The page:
Top 50 PC Adventure GamesPosted: January 4, 2013
As a kid growing up with an IBM in the 80′s, our choice of games were mostly limited to awful strategy games programmed in BASIC or adventure games. Our family consumed a lot of these and we often played them together. I fell in love with being in an adventure where I had choices to make. I loved Choose Your Own Adventure books, but adventure games allowed for critical thinking.
Most adventure games have required hammering your way through a story while trying to determine what random inventory objects you’ve collected will help you advance the plot. It was a limitation of the beast, though some games were able to take this idea and still create captivating stories. The best games were so immersive that the puzzles were seamless rather than obtrusive.
I’m talking a lot in the past tense. Not every game on this list is from the 80′s, or even the 90′s. Some quality adventures are still made, but they’re fewer and far between, and I’ve had less time to play what’s out there. I have no doubt there are brilliant games I haven’t played.
Considering all the hybrids out there, what qualifies a game as an adventure? For me, it’s when the predominant feature of the game that shines through is the story. The Professor Layton games have stories, but they’re essentially pure puzzle games with threadbare plots thrown around them. Half-Life has a good story, but the predominant feature of the game is in the action. At times the distinction feels arbitrary, but I sense there won’t be any obvious games passed over.
I realize some of you have never really played adventure games; to be honest, many of the old games do not hold up all that well, and even the old ones I love often could not find an audience. To help you decide if a particular game might be appealing for you today, each game will have two scales.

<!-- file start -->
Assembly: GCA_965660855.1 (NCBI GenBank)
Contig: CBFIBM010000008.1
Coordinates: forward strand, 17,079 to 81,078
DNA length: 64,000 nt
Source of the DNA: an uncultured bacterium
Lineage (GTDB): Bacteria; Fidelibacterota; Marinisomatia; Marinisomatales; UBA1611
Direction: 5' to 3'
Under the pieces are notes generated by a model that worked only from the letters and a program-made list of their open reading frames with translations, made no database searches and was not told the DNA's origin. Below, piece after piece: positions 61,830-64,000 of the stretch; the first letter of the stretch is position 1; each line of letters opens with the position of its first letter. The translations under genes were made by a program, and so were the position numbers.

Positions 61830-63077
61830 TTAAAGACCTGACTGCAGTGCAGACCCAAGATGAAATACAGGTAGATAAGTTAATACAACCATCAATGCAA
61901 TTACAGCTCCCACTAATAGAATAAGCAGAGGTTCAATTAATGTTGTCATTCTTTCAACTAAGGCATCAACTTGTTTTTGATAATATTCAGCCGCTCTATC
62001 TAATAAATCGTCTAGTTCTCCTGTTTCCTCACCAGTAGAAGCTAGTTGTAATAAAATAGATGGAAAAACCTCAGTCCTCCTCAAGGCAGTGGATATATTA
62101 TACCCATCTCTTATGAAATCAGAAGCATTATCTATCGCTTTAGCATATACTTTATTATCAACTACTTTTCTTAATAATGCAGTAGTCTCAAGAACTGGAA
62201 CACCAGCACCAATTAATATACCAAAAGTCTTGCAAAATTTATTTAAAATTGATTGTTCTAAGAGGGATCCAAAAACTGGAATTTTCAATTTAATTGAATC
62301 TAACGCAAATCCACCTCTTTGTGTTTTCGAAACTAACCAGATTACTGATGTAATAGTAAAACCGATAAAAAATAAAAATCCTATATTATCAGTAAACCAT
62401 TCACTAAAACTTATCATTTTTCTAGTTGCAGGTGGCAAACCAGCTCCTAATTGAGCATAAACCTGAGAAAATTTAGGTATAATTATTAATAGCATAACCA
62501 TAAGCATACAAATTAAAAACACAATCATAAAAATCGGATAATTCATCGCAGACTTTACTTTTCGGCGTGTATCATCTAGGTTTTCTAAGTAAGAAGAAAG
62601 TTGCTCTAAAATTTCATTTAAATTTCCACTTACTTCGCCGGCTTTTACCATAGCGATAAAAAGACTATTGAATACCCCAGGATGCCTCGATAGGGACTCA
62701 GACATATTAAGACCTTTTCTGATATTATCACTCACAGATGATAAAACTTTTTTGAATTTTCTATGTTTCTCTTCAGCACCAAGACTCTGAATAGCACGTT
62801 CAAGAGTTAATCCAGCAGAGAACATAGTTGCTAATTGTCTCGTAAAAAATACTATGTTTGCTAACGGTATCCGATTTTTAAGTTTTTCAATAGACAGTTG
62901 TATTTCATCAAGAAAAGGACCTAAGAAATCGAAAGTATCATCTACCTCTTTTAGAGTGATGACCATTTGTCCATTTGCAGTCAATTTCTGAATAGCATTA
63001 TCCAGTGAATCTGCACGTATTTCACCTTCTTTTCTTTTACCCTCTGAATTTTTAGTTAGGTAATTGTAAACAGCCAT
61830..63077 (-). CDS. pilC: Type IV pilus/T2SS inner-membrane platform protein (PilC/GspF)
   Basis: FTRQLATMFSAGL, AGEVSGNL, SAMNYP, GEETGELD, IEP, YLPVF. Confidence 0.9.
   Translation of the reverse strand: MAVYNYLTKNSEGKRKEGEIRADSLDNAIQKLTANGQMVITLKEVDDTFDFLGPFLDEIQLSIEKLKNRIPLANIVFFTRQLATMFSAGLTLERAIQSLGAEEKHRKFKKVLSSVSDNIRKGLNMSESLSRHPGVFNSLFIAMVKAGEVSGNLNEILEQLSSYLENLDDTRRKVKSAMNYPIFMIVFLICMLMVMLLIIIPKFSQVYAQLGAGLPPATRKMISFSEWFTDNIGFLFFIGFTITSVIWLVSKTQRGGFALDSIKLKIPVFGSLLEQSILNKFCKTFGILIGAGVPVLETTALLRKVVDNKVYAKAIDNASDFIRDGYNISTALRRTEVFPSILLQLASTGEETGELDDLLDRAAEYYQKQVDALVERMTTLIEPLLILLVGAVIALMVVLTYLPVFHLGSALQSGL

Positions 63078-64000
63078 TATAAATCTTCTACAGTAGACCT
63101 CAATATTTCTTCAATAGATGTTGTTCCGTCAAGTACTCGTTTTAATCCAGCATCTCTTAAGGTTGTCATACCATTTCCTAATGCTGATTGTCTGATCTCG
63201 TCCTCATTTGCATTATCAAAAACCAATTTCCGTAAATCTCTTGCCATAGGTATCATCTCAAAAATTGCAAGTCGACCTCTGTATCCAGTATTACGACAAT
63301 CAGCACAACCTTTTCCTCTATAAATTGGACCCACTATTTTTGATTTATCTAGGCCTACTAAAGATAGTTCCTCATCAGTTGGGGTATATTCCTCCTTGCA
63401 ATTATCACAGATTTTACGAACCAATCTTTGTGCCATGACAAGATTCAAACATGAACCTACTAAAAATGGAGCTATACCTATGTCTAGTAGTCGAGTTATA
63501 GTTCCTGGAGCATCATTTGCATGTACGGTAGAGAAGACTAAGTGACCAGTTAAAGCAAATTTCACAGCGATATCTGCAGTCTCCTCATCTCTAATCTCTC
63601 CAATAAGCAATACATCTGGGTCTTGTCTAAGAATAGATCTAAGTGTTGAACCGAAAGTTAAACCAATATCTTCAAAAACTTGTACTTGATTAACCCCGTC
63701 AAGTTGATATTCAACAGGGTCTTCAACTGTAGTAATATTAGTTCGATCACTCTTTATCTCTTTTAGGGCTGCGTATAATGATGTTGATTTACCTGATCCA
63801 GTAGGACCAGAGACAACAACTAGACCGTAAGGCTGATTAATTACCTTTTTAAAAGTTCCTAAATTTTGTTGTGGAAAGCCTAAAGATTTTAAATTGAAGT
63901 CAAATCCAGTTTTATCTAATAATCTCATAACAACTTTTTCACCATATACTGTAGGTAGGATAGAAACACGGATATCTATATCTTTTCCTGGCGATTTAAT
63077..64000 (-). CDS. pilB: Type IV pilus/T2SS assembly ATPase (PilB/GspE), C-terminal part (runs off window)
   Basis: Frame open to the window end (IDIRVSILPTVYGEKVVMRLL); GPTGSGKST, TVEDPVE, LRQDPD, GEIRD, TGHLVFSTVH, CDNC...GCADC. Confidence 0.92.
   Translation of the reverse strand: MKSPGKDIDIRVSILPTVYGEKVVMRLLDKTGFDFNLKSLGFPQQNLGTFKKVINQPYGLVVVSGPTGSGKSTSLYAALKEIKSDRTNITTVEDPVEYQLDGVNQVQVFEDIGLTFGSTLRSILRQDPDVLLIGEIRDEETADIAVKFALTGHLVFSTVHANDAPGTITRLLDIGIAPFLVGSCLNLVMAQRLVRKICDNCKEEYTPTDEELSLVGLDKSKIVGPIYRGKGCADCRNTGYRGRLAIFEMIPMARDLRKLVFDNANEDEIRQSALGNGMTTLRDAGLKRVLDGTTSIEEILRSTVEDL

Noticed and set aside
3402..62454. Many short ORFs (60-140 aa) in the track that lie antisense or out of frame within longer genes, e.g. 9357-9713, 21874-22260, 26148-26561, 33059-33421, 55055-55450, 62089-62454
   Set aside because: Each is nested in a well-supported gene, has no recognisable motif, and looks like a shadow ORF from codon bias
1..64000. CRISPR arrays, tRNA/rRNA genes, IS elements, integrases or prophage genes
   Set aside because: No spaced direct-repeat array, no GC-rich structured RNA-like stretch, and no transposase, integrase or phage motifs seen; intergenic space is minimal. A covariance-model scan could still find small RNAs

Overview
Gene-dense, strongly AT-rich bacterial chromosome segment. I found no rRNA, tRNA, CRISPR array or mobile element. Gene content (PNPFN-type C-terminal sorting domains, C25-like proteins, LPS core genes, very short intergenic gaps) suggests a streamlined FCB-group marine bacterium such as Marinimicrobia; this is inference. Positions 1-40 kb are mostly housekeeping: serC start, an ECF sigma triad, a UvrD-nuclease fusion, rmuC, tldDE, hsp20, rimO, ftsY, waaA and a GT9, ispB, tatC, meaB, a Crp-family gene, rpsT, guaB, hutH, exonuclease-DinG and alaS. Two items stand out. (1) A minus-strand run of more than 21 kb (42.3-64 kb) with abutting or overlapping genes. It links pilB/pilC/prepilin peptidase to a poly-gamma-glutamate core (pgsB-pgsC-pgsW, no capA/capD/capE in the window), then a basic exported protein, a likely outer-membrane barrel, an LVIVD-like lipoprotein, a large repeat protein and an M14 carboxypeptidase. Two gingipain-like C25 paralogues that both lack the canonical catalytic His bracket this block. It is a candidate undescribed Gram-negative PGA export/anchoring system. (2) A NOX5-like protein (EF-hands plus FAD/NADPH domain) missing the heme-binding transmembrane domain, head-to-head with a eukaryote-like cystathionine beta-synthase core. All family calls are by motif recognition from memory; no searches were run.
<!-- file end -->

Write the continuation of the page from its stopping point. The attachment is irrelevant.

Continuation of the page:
The first scale is how well a game translates today. If the story is awesome, but the controls are so clunky or the parser so unforgiving that it would turn off modern gamers, then the rating will be low. If it’s still easy to pick up and play today, the score will be higher.
The second scale will show you how cruel or fair the game is. Can you put the game in an unwinnable situation because you forgot to pick up that knife on the beach fourteen hours ago? That’s the kind of cruelty gamers just don’t put up with today. I wouldn’t either, but I did when I was younger, and I still fondly remember some of those games. On the other hand, there are plenty of games on the list that never feel unfair. Hopefully, you’ll find these rankings useful in addition to my reviews.
I have played to completion around 120 bona-fide adventure games. While to some extent I like over half of them, there are about fifty that I find to be pretty solid and ones I would gladly play more than once, and in many cases, have done so. See you on Monday for DbT’s third countdown!